I was on my own doing my usual chores of learning new technologies when "peer to peer code reviews" suddenly occupied my conscience. This conscience morphed into what I write here.
I believe peer-to-peer reviews serve several purposes like employee performance evaluation and the like. However, the focus of this piece is to highlight its use in teaching the best coding principles.
Before enrolling in Microverse, a remote software development school, I did not know peer-to-peer code reviews do a great job enforcing and teaching standards. So, the content herein is derived from my personal Microverse experience. Well, anyone that has a few minutes on their hands can read on.
Early warning! I will not talk about the shortfall of doing a peer-to-peer review because I don't know. (I have not paid attention enough on the wrong side of it).
From experience, I will say that peer-to-peer review is an activity conducted between a group of 2 or more like-minded individuals where one member presents their most recent work(code commits in my case) and the rest of the team members suggest improvements.
Let's say members can also commend the presenter for the excellent work. That said, at Microverse, peer to peer reviews explicitly exist in two ways which are:
Through Standup Teams
Standup teams at Microverse are small groups of at most six global software developers who meet every morning and evening to share their development experiences.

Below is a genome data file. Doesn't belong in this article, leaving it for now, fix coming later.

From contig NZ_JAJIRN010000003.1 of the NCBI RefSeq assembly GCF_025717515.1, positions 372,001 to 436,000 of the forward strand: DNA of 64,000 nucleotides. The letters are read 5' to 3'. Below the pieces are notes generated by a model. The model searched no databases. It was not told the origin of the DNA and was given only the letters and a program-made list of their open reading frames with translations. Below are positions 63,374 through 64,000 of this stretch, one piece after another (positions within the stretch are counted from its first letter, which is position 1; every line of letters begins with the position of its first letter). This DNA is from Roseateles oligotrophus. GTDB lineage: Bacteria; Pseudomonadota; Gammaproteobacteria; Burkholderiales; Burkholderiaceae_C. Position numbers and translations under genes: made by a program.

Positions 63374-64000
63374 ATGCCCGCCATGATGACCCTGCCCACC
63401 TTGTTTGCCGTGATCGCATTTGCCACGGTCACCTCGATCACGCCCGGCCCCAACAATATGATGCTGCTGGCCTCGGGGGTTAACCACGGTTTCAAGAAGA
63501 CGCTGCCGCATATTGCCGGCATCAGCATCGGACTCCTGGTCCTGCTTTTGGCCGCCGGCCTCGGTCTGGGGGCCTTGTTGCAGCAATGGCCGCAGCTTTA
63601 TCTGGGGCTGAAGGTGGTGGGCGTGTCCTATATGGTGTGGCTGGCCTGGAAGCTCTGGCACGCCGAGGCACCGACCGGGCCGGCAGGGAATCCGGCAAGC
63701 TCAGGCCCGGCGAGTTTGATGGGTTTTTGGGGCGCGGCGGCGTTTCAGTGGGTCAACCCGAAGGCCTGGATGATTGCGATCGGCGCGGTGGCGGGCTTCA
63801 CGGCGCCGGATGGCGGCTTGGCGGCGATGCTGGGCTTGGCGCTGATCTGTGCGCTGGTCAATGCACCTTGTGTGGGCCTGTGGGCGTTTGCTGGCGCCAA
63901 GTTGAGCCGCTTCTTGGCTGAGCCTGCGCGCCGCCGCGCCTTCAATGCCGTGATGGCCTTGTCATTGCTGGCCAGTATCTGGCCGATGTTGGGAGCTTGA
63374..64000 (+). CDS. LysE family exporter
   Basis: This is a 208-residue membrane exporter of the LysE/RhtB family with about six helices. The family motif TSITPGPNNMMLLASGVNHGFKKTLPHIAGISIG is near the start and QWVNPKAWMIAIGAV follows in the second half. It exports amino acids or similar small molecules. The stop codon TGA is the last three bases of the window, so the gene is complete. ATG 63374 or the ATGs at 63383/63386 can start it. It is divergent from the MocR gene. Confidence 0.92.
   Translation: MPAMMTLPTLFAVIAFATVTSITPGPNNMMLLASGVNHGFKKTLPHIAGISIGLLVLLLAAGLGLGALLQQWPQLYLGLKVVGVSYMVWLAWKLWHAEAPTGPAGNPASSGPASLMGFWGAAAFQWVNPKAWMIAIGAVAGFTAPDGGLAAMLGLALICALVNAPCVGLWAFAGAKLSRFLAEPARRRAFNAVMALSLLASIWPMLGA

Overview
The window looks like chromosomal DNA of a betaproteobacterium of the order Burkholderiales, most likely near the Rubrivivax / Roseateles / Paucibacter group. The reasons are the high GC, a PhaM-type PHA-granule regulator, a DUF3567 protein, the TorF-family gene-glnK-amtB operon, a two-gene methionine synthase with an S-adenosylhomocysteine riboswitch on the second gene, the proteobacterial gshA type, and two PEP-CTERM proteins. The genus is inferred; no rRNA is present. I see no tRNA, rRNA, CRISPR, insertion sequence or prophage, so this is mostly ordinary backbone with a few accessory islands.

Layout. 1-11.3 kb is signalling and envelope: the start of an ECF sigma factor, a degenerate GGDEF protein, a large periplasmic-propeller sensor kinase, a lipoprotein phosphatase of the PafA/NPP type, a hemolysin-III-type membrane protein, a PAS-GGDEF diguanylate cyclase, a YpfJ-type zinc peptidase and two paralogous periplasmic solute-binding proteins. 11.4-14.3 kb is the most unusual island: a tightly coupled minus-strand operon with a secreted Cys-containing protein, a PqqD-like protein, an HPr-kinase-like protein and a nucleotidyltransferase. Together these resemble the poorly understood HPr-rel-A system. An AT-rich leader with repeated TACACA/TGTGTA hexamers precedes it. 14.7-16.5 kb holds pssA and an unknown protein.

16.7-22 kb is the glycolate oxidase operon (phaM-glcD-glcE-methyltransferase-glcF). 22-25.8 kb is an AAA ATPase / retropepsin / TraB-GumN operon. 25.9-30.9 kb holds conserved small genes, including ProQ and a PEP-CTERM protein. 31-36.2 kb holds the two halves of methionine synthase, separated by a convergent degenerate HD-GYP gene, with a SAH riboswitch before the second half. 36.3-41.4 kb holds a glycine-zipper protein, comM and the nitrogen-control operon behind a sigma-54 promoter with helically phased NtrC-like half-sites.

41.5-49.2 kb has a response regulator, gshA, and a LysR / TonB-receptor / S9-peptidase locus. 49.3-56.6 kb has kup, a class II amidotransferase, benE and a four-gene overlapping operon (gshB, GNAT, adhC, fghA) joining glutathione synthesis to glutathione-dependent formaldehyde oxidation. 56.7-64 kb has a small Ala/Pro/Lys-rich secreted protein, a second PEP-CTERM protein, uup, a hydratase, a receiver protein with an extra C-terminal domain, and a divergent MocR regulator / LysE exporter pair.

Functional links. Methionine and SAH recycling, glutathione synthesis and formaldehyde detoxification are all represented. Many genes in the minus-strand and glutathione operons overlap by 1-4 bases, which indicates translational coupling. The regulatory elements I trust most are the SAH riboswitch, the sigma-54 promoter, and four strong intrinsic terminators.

Through Pull Request Code Reviews
The setup here is that software developers who have been at Microverse longer get to review pull requests opened by newer ones at Microverse to suggest better ways to improve their code and documentation.
This arrangement is so because Microverse continuously does industry research and puts together up-to-date industry standards. Therefore, those who have been longer with Microverse comprehend these standards over time and pass them on to newer ones through Github pull request reviews.
In my opinion, the benefits of peer-to-peer reviews accrue to both the organization and the individuals. However, I will focus on the benefits to an individual.
Below, I will list some of the ways I have benefited from the peer-to-peer code review process at Microverse.
You are free to disagree as these are from personal experience and not engraved in stone.
That is it for now, and I am not entirely responsible if you are still unconvinced about peer-to-peer reviews.
The onus is on you to dig deeper into the subject matter. That said, peer to peer review is a great activity and can effectively be used to achieve high results on any project work.